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I would invest in an external regulator rather than trying to charge the batteries direct from the solar and wind source.
IMHO: most solar panels require a regulator: so-called 12V panels actually open circuit around 17v.

OTOH, AirX wind generators should be directly connected and should not use a regulator in addition to the built-in one, since the internal regulation also brakes the rotor automatically when the batteries are fully charged.
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Old 02-22-2009, 12:05 AM   #9
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Firstly, as others have said, you have the wrong batteries for deep cycle usage (e.g. running refrigerators, etc).

.
I agree that the battery I have is the wrong one for the house, soon I will look at new house batteries.

The Morningstar Duo looks good, can you tell do both battery banks need to be the same or could I have a lead acid cranking and an AGM house??
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Old 02-22-2009, 12:58 AM   #10
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The Morningstar Duo looks good, can you tell do both battery banks need to be the same or could I have a lead acid cranking and an AGM house??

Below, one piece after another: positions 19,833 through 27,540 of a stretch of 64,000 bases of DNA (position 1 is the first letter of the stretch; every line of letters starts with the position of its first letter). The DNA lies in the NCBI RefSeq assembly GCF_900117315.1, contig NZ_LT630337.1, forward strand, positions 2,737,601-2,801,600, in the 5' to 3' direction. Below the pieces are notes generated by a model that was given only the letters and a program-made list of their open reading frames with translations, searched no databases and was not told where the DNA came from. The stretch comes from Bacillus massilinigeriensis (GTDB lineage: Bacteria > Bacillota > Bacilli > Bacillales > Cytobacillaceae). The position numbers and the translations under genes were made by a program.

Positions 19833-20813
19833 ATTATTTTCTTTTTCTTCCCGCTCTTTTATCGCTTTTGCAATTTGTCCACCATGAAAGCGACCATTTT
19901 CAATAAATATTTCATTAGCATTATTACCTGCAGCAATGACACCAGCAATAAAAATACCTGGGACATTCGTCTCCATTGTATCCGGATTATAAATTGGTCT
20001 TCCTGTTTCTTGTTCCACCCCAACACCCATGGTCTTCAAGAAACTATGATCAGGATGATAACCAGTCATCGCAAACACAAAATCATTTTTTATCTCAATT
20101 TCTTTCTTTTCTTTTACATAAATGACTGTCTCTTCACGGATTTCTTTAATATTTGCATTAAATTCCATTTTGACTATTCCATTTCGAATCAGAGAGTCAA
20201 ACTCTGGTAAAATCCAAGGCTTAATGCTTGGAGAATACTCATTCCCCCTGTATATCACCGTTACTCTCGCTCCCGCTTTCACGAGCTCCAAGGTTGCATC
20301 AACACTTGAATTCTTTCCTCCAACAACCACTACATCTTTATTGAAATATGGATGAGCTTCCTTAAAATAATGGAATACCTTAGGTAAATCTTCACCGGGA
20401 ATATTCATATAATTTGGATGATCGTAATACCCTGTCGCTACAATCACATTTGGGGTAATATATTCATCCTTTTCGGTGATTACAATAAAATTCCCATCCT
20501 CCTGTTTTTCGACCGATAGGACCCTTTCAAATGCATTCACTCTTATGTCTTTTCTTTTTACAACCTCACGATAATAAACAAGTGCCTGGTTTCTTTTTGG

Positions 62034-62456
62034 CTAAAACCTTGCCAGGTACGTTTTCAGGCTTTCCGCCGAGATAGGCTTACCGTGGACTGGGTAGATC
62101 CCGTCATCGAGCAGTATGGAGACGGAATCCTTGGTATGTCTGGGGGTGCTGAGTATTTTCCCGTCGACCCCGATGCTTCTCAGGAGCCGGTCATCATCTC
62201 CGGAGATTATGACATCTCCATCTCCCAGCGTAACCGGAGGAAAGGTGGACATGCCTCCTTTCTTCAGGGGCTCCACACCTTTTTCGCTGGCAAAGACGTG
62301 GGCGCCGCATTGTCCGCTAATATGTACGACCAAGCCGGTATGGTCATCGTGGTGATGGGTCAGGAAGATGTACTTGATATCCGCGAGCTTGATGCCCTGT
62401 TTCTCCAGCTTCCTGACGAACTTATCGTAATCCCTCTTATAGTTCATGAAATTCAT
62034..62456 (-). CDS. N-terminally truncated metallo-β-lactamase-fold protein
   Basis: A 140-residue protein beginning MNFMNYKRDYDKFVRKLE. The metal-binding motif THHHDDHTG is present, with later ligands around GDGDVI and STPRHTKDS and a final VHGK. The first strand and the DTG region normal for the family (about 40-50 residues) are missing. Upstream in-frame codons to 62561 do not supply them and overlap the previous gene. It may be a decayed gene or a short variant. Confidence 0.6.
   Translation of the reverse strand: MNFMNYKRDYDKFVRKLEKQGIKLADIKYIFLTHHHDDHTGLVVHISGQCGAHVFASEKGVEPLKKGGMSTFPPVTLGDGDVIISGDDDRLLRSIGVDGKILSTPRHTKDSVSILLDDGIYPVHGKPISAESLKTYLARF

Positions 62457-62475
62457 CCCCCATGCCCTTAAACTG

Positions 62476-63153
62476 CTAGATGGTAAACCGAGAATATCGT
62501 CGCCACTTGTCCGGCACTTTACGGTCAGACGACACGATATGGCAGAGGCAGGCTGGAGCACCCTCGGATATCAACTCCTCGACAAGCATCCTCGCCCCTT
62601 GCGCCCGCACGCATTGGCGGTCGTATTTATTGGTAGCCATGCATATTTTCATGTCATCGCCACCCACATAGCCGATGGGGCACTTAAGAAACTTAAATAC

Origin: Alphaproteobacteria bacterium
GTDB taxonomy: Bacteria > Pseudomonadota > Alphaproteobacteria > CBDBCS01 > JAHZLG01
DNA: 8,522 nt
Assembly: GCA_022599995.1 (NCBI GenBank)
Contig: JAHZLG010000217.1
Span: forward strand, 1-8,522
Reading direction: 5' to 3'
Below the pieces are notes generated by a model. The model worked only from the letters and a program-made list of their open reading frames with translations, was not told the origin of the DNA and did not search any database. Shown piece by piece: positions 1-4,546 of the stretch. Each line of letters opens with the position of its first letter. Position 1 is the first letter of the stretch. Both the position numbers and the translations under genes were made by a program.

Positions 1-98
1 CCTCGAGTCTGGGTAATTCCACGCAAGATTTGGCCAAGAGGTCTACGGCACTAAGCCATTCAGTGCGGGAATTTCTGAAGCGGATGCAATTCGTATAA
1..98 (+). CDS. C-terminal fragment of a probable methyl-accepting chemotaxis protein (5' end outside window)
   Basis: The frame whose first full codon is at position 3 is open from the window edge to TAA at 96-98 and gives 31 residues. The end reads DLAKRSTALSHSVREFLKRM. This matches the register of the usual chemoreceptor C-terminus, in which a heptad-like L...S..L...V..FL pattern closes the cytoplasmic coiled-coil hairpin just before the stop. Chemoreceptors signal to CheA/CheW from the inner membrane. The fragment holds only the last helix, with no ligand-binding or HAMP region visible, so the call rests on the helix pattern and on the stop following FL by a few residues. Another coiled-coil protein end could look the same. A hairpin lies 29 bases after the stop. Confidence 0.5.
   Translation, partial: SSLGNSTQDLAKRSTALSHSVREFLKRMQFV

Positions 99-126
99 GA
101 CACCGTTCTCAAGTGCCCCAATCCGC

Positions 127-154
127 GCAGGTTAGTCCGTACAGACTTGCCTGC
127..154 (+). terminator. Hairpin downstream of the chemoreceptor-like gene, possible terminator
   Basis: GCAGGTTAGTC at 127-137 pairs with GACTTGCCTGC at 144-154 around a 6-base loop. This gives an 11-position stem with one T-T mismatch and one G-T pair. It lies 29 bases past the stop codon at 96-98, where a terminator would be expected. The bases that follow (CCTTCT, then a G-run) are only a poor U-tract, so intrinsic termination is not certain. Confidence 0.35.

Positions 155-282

"lead acid cranking and an AGM house?" No problem, remember that the AGM should be deep cycle.
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Old 02-22-2009, 11:26 AM   #11
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I agree that the battery I have is the wrong one for the house, soon I will look at new house batteries.

The Morningstar Duo looks good, can you tell do both battery banks need to be the same or could I have a lead acid cranking and an AGM house??
Yes, the Morningstar has a set of DIP switches to set what type of batteries you have on each bank. AGMs need a lower charging voltage than flooded so you set the DIP switch to AGM for that bank and you're away.